Stories are incredibly powerful - and that's a power we can harness in the learning we create.
Why use stories in learning?
Because stories engage, and stories teach.
Stories get our emotions involved. We care about the characters and what happens to them. We want to unravel all the mysteries, to find out what’s really going on. Who’s the murderer? What’s the villain’s plan? What really happened that night five years ago when everything changed?
And because they engage us, stories keep us coming back. We’ll watch season after season of the same TV show - smaller conflicts are resolved, some answers revealed, but there are always new conflicts and mysteries, or that one huge question hanging over all the smaller adventures. There’s a reason the final Harry Potter book sold 8.3 million copies in the first 24 hours after its release; people were engaged in the story, motivated to return, desperate to find out what happened between Harry and Voldemort in the end.
Why would we not harness that kind of engagement in our learning? Shouldn’t we be aiming to create content that people connect with like this? When people’s minds and emotions are engaged, they learn, rather than glazing over.
And when people are engaged in them, stories actually teach, too.
Whatever your opinion of Jesus, he’s widely renowned as one of the greatest teachers of all time. And that’s in part because he’s a great storyteller; his greatest teachings are presented as stories. People can relate to and remember something much easier when it’s contextualised. He could have said to his listeners, ‘God is loving.’ But instead he told his spellbound audience a story of a father who waits every day for his wayward, rebellious son to come home; who runs to meet him when he finally spies him on the horizon; and who throws a party to celebrate his return. That gives a much clearer picture of the God that Jesus is describing.
Ideas are abstract, and so are harder for us to get ahold of. Stories encase that idea in something we can easily understand and remember. They move us, and we remember how they made us feel. Why wouldn’t we use them in learning?
So how do you actually tell a story?
Broadly speaking, you can think of a story as having 5 elements.
You introduce the world that your protagonist inhabits. Red Riding Hood, possessor of (you guessed it) a red riding hood, lives with her mother on the edge of the woods. This isn’t necessarily going to be happy - just ask Charlie Bucket.
2. Rising Action
Something unbalances the world, and sets the story in motion. Why is today different to any other day? Nemo starts school. Harry gets a letter from an unusual educational establishment. Jack’s mother decides it’s time to sell the cow.
As the action continues, there’s conflict. Conflict is the reason there’s a story to tell! Something is in the way of the protagonist achieving their goal. Cinderella’s sneaky and conniving family stop her going to the ball. Mulan is, it turns out, not a natural soldier.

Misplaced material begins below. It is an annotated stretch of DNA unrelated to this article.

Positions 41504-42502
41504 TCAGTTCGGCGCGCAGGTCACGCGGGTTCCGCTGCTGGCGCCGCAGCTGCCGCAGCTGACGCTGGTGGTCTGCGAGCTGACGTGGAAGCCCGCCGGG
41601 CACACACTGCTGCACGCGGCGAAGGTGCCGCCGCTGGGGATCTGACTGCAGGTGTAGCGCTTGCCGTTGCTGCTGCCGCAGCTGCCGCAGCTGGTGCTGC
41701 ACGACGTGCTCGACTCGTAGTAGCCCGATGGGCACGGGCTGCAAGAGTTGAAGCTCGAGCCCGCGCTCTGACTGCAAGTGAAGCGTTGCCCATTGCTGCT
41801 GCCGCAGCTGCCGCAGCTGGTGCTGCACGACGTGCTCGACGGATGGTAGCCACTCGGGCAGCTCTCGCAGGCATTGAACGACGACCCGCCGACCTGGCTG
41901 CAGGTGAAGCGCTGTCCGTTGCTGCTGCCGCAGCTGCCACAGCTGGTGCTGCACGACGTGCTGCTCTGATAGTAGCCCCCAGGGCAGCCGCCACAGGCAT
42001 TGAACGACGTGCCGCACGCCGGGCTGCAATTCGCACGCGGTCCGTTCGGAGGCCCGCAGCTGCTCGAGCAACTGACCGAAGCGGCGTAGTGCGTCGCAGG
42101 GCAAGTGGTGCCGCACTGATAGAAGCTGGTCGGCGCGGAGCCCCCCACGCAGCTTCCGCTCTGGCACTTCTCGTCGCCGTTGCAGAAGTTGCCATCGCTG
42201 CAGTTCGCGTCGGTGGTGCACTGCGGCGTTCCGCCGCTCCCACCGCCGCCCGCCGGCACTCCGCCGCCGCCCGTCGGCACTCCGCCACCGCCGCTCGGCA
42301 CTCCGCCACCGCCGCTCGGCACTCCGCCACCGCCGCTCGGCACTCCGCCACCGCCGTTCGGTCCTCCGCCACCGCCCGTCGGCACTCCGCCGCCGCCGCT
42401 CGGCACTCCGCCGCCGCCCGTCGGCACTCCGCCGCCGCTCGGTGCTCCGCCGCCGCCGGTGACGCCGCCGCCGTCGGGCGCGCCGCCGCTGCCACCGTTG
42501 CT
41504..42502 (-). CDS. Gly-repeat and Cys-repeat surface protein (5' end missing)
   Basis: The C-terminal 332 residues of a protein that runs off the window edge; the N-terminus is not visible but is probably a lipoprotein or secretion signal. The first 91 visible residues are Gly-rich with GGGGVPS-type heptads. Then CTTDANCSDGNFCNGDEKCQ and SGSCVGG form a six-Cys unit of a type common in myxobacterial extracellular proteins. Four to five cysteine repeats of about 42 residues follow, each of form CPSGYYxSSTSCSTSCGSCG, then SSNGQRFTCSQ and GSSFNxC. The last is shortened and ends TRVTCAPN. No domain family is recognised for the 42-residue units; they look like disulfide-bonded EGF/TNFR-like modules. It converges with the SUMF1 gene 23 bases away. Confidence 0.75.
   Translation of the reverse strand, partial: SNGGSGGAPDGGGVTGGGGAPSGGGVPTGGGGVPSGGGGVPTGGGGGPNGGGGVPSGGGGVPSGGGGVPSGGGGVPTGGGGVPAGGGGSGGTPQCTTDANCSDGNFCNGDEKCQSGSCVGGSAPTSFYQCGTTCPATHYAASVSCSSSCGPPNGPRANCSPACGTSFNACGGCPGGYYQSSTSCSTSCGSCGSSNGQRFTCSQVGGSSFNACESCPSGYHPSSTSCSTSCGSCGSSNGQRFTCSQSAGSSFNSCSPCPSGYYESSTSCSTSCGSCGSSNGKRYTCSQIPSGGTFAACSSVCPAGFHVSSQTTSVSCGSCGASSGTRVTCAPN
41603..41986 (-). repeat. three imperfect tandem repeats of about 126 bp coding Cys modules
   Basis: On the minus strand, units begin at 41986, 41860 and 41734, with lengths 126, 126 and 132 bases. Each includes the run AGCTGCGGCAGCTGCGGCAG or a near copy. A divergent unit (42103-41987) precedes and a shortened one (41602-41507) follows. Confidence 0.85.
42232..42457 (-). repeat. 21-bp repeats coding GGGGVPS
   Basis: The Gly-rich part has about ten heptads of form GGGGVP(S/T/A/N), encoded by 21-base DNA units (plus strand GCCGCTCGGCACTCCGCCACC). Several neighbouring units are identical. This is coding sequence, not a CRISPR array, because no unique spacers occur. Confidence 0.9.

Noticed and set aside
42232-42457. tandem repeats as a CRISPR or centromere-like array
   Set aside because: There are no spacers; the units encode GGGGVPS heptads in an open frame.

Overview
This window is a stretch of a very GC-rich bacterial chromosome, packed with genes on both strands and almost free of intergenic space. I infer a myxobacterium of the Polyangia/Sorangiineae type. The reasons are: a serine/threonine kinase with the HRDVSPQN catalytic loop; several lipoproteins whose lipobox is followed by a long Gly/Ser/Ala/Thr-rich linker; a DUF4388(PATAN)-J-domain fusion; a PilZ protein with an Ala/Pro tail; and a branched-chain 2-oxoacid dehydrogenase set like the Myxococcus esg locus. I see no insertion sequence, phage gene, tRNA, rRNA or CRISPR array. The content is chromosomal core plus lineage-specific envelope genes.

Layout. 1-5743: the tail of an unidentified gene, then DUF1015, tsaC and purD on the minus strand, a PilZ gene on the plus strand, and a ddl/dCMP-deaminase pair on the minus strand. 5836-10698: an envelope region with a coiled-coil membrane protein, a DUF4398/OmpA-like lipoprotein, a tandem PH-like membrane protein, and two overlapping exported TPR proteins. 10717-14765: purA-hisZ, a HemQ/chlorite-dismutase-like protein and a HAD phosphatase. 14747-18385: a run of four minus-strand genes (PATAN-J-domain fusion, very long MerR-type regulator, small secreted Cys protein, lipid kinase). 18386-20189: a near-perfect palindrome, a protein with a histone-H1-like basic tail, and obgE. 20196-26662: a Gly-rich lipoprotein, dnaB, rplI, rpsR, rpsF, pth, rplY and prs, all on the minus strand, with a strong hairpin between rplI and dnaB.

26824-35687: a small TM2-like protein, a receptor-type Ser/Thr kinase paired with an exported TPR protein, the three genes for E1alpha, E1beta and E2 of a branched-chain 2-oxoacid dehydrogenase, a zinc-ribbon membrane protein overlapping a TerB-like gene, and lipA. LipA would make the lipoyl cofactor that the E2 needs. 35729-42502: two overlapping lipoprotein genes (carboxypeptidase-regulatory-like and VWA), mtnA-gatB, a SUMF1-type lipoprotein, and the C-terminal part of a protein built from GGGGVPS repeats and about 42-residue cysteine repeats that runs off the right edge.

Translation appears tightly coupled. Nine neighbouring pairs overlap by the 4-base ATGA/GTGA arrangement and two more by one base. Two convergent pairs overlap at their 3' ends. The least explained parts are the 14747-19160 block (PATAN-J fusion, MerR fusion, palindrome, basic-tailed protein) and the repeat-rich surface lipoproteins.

As the story progresses, these obstacles continue and increase in intensity; the protagonist finds it harder and harder to achieve their goal. Frodo and Sam trudge through the Emyn Muil, Mordor never seeming to get much closer. Woody and Buzz end up in Sid’s possession.
The protagonist may even think that they’ve achieved their goal at one point, but they haven’t. Aladdin thinks he’s won Jasmine over, but then he gets thrown in the ocean with a weight tied to his feet. Belle and the Beast dance to Tale As Old As Time, but then Belle leaves the castle.
This is the turning point, which changes the protagonist’s fate. Jane meets Mr Rochester’s wife and decides she has to leave. Romeo misses the letter from Friar Laurence, explaining that Juliet’s only faking her death.
4. Falling Action
The conflict unravels, with the protagonist winning or losing against the antagonist. There’s probably a moment of final suspense, where the final outcome is in doubt. Christian and Satine sing Come What May at the Moulin Rouge as if the room contained only them. A resurrected Aslan releases his creatures from the curse of the White Witch, and they head into the decisive battle.
Conflicts are resolved, and objectives are sorted out one way or the other. We are left with a new status quo (or a restoration of the old). Luke and Leia gain new parents, while their biological father weeps behind his new mask. Katniss and Peeta both get out of the Hunger Games alive.
Sometimes the protagonist is altered because of their journey - the Very Hungry Caterpillar is now a beautiful butterfly. Simba takes his slow walk up Pride Rock, accepting that he is worthy to be king.
Of course, this is more cyclical than linear. Let’s use Harry Potter as an example again. You see these elements in the meta-narrative - the overarching story of Harry vs Voldemort. But you also see them in each of the books (the story of Harry finding the philosopher’s stone or surviving the Triwizard Tournament), and then again within the books, the micro-narratives whose cycles overlap to form the bigger story.
So how can you apply this structure to learning? We could tell you - but rather than abstract ideas, we want to show you, using stories! See our next blog for some examples of how we’ve done this.